Electronic sports (esports) is an ever growing phenomenon in the world with hundreds of millions of euros pouring into the field every year. Prize pools of the esports tournaments are on the rise and universities have started to treat players as traditional athletes through programs and scholarships. Even traditional sports teams have started to increasingly pay attention by investing in electronic sports teams and leagues. In Finland, people have noticed competitive gaming’s march towards th...

  12. Indicators of CO{sub 2} emissions and energy efficiency. Comparison of Finland with other countries

    Energy Technology Data Exchange (ETDEWEB)

    Lehtilae, A.; Savolainen, I.; Tuhkanen, S. [VTT Energy, Espoo (Finland). Energy Systems

    1997-12-31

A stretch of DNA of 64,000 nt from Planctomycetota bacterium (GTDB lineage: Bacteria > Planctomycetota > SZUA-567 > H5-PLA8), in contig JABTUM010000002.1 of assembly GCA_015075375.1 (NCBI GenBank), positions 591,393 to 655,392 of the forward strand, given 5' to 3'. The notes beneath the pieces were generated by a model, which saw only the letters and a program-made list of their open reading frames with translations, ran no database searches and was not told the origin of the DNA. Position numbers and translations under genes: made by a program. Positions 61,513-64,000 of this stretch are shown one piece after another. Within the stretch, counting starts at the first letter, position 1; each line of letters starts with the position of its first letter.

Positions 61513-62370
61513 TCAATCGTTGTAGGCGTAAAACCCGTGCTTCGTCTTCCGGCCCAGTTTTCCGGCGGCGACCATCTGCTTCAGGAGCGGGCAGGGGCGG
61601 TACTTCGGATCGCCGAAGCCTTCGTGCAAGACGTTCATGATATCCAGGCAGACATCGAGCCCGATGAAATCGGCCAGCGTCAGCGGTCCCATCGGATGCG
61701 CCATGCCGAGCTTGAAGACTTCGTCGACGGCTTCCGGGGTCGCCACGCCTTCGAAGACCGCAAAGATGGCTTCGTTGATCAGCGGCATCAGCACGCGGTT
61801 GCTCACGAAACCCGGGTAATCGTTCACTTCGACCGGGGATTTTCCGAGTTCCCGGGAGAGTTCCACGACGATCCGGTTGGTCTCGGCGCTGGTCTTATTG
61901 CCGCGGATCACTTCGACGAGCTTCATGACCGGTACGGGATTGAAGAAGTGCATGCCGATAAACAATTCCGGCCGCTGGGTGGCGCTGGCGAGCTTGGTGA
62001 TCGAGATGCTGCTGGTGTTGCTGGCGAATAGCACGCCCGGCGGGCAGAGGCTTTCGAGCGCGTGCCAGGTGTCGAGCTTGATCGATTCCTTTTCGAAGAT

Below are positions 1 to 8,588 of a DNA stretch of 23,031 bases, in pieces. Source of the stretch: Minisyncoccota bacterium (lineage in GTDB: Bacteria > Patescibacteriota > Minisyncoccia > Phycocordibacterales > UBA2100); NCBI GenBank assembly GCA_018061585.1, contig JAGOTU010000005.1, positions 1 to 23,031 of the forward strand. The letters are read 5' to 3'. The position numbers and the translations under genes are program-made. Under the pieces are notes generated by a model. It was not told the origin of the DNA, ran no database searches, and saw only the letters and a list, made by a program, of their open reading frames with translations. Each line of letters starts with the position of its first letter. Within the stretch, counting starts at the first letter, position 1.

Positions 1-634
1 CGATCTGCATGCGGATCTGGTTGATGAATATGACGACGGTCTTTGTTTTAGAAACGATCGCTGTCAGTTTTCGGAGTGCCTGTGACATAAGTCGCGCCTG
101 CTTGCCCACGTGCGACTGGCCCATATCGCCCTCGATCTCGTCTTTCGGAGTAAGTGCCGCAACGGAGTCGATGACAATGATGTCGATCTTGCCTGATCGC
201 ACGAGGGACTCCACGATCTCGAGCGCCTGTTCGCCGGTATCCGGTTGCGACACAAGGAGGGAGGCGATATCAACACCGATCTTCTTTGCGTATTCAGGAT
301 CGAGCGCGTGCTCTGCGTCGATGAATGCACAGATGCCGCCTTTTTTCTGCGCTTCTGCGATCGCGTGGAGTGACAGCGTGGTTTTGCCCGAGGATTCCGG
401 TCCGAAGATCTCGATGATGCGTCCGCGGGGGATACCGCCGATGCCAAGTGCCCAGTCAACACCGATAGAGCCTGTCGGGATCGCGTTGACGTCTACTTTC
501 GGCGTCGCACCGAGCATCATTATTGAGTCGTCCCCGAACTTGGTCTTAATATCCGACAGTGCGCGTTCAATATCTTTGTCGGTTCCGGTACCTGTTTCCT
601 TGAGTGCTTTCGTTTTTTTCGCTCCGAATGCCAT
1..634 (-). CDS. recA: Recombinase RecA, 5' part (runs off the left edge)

The generic technology options recommended by the Intergovernmental Panel on Climate Change (IPCC) to reduce fossil fuel CO{sub 2} emissions include efficiency improvements both in the supply and use of energy, switching to less carbon-intensive fuels, and switching to renewable energy resources. The present study considers, using indicators based on statistics, to which extent these options are already being utilized in various OECD countries. The efficiency of energy production is high in Finland, due to extensive utilization of cogeneration of electricity and heat both for industry and for the tertiary and residential sectors. The use of sustainable produced biomass for combined heat and power generation is the largest in the world. About 10 % of the total national electricity production is generated using wood-derived fuels and modern power plant technologies. Improvements in the energy efficiency of manufacturing industries during the last twenty years in Finland are similar to the average in OECD countries, and the relative decrease in CO{sub 2} intensity has been more rapid than that in the OECD as a whole. In the manufacturing of pulp and paper, and iron and steel, Finnish industries are among the most efficient; however, the differences in energy intensities among the countries considered are relatively small in these sectors. The energy use and CO{sub 2} emissions attributable to the Finnish residential sector are low, despite the cold climate, due to good insulation of houses and cogeneration of heat and power. If the dependency of heating energy demand on climatic conditions is accounted for using heating degree-day corrections, the values for Finland are among the lowest among the western industrialized nations. The energy demand in Finland for the transport sector is in general relatively low; in particular, the energy use in road freight transport per tonnekilometer is the lowest of the countries studied. (orig.) 50 refs.